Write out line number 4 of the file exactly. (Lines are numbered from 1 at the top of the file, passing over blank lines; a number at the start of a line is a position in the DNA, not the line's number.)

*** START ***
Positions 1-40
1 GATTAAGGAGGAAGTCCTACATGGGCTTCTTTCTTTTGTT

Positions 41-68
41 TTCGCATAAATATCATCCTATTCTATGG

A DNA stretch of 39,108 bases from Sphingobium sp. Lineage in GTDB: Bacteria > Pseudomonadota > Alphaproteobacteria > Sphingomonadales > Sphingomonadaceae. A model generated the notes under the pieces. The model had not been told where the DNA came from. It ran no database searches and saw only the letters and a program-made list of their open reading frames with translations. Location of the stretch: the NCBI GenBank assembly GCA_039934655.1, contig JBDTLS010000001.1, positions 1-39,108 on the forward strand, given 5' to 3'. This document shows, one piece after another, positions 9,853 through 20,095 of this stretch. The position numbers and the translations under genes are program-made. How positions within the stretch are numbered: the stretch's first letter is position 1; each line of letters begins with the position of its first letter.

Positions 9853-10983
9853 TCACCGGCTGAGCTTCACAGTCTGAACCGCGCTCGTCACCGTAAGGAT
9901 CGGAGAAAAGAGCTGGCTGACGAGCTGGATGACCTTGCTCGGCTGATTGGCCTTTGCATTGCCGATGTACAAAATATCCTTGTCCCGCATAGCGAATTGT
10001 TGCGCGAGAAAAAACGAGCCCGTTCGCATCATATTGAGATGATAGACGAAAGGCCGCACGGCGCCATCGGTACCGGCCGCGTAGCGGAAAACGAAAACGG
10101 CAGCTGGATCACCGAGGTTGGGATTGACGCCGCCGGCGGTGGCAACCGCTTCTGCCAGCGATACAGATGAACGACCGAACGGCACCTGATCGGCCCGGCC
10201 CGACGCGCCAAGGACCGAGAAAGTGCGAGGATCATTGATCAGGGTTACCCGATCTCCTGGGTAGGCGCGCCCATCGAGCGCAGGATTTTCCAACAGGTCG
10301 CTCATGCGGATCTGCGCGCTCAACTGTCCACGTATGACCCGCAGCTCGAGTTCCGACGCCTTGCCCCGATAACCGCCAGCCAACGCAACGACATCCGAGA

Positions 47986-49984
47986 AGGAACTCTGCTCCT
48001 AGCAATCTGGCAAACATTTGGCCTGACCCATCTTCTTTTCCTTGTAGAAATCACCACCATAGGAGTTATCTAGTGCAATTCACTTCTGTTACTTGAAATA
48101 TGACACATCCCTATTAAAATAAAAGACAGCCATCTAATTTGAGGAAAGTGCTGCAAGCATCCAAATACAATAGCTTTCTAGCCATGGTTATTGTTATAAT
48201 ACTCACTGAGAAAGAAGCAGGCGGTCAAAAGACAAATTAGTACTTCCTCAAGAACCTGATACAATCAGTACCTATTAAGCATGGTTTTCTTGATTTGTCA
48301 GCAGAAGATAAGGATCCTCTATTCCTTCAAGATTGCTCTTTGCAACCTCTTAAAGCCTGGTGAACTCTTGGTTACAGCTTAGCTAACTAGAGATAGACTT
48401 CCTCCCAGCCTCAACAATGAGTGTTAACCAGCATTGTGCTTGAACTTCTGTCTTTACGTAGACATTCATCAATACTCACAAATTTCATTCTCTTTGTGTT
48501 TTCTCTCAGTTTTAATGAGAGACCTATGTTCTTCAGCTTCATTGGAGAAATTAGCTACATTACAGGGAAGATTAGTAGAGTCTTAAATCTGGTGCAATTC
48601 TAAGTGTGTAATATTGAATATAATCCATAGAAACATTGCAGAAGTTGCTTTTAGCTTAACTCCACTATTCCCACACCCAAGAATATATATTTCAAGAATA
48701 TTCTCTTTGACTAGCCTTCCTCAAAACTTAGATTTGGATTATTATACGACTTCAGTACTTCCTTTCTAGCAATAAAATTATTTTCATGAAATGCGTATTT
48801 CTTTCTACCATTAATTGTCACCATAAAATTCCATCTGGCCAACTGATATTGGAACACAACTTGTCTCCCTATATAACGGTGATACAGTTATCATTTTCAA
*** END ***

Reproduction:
41 TTCGCATAAATATCATCCTATTCTATGG